I remember particularly enjoying an episode based off a real WWI battle in which a bunch of Australian light horseman had to charge a Turk encampment in Palestine. There was a 1980s Australian film called The Lighthorsemen that periodically played on TNT or some cable channel that I used to catch it as a kid, and it was based on these actual events. I really loved this movie at the time. The Turk encampment had a series of wells, and the Australians and their horses were on the brink of dying of thirst, so when they finally charge the Turks, the horses can smell the water and set off at a full gallop. There’s a great scene where the horses are moving so fast that the Turk forces are unable to adjust their sites quickly enough and keep shooting above the charging light horsemen.

    Anyway, the Young Indiana Jones episode is basically a remake of this film, and I remember thinking that it was really cool to see Indian Jones show up in what was one of my favorite movies at the time. I’m not sure why there isn’t more ancillary Indiana Jones stuff outside of the four major films. I would love to see them take another crack at the Young Indiana Jones Chronicles. I actually learned a lot from this series, and it never felt overbearing or condescending when teaching history.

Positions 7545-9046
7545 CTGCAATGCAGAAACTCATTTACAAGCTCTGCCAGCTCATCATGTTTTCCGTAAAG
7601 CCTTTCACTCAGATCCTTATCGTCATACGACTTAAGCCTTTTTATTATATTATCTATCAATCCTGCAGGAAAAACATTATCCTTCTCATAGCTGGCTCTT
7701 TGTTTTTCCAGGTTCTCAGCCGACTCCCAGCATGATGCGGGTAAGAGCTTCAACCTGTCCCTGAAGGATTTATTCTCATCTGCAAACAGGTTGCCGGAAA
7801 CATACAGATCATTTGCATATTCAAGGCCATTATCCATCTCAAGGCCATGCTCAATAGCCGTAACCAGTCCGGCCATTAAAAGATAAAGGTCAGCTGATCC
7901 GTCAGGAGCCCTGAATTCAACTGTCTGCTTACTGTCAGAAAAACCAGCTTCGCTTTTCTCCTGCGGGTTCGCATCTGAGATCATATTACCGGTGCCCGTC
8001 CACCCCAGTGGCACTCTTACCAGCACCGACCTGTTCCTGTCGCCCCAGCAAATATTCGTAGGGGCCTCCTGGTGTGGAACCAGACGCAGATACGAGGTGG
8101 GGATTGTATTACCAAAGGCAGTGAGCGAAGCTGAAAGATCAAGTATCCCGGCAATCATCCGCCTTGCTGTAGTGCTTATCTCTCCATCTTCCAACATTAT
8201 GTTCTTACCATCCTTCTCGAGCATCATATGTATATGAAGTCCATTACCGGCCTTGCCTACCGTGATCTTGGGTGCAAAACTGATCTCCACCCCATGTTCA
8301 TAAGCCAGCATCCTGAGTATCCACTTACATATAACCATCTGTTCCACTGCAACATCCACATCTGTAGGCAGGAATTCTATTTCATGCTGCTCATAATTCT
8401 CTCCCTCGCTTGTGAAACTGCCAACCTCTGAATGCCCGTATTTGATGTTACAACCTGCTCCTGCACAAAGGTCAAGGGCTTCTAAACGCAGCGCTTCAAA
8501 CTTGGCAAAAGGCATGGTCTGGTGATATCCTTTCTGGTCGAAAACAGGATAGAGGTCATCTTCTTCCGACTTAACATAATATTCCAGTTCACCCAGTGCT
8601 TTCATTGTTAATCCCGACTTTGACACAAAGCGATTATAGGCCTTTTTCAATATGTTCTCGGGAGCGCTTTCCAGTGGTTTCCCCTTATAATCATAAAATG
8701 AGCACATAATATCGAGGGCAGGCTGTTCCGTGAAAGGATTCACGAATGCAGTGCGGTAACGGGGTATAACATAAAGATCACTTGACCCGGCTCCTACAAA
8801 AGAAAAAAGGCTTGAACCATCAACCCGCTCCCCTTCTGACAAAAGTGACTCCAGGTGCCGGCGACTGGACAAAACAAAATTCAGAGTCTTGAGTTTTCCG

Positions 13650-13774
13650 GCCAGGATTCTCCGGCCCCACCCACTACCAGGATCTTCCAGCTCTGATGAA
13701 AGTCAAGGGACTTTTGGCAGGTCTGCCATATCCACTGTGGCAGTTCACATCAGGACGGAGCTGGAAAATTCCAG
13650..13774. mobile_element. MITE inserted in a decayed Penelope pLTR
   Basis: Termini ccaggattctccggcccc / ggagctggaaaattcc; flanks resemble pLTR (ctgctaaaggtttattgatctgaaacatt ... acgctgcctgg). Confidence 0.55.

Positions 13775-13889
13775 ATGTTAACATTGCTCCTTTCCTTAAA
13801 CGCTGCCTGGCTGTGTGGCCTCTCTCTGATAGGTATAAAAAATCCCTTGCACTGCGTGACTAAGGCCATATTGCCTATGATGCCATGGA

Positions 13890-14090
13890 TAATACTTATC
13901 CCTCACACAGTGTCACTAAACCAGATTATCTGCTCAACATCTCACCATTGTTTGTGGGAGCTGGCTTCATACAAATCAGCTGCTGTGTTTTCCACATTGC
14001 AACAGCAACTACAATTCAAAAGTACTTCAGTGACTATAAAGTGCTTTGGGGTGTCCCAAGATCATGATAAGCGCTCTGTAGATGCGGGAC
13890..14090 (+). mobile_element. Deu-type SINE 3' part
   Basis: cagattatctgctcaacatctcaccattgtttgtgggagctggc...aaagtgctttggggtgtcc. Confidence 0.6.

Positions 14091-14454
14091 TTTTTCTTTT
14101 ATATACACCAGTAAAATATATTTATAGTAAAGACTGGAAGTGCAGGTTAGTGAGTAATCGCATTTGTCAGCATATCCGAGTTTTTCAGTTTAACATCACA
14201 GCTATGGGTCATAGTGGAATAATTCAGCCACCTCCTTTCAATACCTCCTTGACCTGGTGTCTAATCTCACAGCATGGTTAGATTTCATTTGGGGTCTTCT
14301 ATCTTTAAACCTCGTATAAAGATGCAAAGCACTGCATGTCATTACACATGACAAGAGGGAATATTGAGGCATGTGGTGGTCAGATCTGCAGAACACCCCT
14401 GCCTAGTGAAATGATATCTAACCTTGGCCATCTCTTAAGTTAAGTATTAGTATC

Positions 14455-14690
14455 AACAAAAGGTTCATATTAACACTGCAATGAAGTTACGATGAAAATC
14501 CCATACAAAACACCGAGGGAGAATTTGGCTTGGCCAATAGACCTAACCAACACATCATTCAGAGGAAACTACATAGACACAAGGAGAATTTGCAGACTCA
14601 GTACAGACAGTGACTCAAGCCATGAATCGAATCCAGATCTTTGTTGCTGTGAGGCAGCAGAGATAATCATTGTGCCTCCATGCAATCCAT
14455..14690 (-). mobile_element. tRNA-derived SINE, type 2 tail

13. I want to say that the Lighthorsemen episode – Daredevils of the Desert – was directed by Simon Wincer (who directed The Lighthorsemen film) and even used some of the same footage and cast.

  14. Griff- I also remember hearing at the time that KINGDOM OF THE CRYSTAL SKULL had a couple of subtle but clear reference to the events of the series, but I have no idea what they were or even if that was really true. Of course this was all around the time of the DVD releases, so it would have made (business) sense

  15. I recently rewatched it, cause I kind of got into a Lucas kick cause of TFA coming soon. Which also got me to watch a lot of Kurosawa and some Fellini.